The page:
Ultima Thule, The Horizontal Everest

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“Ultima Thule” was the name that European geographers, beginning with the ancient Greeks, used to refer to the unknowable northern reaches of the world, beyond the navigable seas and shrouded in mystery. Some believed it was a blessed land of fertile soil and gentle breezes, more often it was imagined as a forbidding and frozen wasteland. The reality is somewhere between the two, as travelers on Ponant’s 17-day Ultima Thule expedition cruisewhich makes its way around the Baffin Sea, the body of water between the west coast of Greenland and the northeast coast of Canada, will discover.

While there are frozen glaciers and the magnetic North Pole is among the stops, the Arctic summer is a brief period when the tundra comes to life—you will soon learn a new way of looking at the world, as you keep your eyes open for small signs of life: fireweed, lupine, and sweetbroom that bloom under the pale light of the midnight sun as well as arctic foxes and hares. It’s not that all the animals here are small, however—this is also the land of musk oxen, polar bears, elephant seals, and whales.

Ponant’s expedition will take you to a world of icebergs and vast horizons and, at the height of the Arctic summer, of days that literally never end. The Far North long presented the ultimate challenge to European, as well as American and Canadian expeditions—it has been described as “the horizontal Everest.” At the same time, it has simply been home to Inuit for millennia, and the itinerary includes opportunities to learn about life in this unusual part of the world from them.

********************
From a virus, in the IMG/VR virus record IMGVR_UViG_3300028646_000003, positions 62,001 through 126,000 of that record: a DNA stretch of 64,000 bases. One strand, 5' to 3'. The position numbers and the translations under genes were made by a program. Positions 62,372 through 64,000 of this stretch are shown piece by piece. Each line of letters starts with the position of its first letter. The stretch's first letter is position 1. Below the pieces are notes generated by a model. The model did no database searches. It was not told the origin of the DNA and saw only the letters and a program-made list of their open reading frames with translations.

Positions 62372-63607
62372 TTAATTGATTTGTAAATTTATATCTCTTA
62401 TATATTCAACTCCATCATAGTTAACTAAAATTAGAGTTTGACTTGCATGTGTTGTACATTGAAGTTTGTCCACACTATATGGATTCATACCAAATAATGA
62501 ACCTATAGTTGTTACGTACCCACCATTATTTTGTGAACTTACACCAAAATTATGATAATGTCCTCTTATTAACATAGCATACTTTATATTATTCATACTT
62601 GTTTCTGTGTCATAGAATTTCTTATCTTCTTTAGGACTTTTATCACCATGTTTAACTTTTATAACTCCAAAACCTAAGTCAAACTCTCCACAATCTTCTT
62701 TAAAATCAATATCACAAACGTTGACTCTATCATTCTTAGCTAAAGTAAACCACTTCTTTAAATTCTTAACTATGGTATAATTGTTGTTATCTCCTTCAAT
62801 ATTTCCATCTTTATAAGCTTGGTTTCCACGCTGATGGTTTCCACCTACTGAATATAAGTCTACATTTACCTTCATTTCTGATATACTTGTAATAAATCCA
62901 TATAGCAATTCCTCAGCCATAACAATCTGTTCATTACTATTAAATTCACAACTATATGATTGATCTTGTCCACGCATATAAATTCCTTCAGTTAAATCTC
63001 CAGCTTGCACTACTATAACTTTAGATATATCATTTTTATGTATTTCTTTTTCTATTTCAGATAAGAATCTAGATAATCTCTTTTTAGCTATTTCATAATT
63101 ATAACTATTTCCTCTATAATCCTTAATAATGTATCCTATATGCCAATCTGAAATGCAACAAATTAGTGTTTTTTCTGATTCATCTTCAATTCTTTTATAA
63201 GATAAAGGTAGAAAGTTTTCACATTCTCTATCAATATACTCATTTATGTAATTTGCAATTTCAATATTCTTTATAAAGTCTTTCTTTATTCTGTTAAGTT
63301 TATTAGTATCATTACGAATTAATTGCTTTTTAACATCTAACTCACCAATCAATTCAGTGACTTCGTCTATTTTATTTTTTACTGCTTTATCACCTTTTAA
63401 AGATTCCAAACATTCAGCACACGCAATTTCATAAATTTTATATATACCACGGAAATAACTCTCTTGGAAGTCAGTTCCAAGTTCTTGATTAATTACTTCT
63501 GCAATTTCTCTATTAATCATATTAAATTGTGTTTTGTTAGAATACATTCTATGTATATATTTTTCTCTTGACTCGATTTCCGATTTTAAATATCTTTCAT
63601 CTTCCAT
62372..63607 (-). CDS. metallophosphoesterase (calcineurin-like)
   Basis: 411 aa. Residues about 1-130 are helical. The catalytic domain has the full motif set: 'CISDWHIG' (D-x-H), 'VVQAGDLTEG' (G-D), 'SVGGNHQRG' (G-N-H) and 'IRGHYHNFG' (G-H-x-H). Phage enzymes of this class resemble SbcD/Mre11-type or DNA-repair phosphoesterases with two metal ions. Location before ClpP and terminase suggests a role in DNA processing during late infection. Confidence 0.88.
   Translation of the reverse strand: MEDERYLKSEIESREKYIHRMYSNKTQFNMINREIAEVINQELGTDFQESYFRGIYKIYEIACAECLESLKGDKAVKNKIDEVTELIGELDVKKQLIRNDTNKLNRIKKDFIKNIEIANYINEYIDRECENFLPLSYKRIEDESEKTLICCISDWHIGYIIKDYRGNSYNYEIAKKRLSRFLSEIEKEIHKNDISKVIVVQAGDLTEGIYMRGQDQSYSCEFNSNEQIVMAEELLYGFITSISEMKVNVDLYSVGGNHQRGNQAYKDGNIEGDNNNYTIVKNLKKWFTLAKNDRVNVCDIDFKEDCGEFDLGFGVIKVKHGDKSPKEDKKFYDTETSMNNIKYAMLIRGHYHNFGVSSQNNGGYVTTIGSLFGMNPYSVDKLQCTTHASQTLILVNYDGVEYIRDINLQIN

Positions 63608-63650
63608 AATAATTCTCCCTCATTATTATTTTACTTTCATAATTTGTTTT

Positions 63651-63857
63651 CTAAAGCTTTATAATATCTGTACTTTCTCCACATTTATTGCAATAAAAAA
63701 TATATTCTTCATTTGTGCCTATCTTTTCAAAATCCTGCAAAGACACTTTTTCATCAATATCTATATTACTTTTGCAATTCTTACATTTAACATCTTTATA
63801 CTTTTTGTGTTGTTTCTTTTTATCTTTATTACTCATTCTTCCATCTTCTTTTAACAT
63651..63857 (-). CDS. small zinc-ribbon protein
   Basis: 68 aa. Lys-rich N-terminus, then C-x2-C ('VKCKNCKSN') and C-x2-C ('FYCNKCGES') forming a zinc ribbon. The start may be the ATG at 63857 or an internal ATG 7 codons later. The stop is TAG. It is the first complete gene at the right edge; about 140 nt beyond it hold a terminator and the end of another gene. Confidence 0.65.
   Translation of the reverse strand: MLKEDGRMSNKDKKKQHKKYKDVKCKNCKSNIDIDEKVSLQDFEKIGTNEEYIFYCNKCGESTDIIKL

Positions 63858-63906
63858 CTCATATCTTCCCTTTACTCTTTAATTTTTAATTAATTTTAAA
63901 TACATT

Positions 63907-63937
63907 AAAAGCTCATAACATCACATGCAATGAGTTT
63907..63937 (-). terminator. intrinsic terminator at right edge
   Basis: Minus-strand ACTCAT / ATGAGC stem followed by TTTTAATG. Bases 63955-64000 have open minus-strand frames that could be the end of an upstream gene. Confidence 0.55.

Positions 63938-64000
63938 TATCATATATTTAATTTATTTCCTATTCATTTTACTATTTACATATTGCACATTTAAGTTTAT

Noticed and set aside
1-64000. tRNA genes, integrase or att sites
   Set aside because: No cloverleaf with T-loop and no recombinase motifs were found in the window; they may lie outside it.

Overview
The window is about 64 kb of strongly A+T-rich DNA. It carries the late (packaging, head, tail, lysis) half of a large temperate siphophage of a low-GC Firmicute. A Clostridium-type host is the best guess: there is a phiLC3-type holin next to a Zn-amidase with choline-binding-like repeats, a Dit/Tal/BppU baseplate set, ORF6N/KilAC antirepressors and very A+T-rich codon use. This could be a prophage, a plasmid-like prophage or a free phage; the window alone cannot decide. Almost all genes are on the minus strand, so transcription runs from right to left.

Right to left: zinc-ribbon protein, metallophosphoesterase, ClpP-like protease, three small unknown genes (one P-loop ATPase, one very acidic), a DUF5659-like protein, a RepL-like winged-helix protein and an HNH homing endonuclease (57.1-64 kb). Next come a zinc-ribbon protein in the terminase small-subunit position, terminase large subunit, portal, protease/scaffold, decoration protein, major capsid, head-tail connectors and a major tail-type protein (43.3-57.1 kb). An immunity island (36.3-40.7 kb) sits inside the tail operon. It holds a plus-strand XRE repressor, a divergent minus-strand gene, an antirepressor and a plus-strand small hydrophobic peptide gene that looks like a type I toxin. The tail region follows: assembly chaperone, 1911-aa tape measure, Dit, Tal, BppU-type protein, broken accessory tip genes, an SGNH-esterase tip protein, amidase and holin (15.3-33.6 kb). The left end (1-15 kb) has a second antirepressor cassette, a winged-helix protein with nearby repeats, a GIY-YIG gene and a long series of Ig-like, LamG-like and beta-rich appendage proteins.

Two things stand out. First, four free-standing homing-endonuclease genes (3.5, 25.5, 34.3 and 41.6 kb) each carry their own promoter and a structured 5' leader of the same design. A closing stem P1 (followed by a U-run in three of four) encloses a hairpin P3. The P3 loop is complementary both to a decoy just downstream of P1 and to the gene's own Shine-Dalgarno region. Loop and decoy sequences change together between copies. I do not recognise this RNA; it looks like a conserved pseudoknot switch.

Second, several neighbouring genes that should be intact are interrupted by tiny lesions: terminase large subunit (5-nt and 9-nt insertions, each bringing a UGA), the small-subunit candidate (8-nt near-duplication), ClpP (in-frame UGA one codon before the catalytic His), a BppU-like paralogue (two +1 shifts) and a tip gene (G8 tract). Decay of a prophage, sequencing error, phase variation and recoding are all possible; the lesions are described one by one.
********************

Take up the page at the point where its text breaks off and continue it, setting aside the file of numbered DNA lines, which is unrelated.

Kangerlussuaq, Greenland

Only 500 people live in the town of Kangerlussuaq in western Greenland, but thanks to its airport, it is the country’s international transportation hub, the point of entry for most visitors to the world’s largest island. Kangerlussuaq was long the home of a U.S. military base (which later became the airport) and the Kangerlussuaq Museum, (located at the airport) recounts the history of the American base and aviation in Greenland more broadly.

Today, the town north of the Arctic Circle is the starting point for many adventurers travels in Greenland. Just a few miles from town you can see the Greenland ice sheet, the largest body of ice in the northern hemisphere. It is also one of the most biologically diverse parts of Greenland, with arctic hares, musk oxen, arctic foxes, reindeer, falcons, and eagles found here.

Your ship, L’Austral, will begin boarding at 4 p.m. and depart at 6 p.m. giving you time to explore the town and surrounding area on your own.

Sisimiut, Greenland

The first port on Ponant’s expedition cruise to the Far North is Sisimiut, founded in 1756 and, with a population of almost 5,600, the second largest town in Greenland. Its name means “the people living in a place where there are fox dens,” but these days it is better known as a base for travelers looking for adventure in the Far North. The village consists of a collection of businesses and houses, some on stilts, scattered around the slopes overlooking a small harbor. In the center of town there are a number of historic buildings from the 18th century, including Greenland’s oldest church, Bethelkirken, also known as the Blue Church.

The town’s museum includes artifacts from the Sassaq culture, which flourished between roughly 2500 and 800 B.C.E., as well as displays about contemporary Inuit life. A reconstructed peat house provides a glimpse of life in Sisimiut a century ago. The town also has a number of shops selling crafts by local artisans who will talk about their works with interested visitors.

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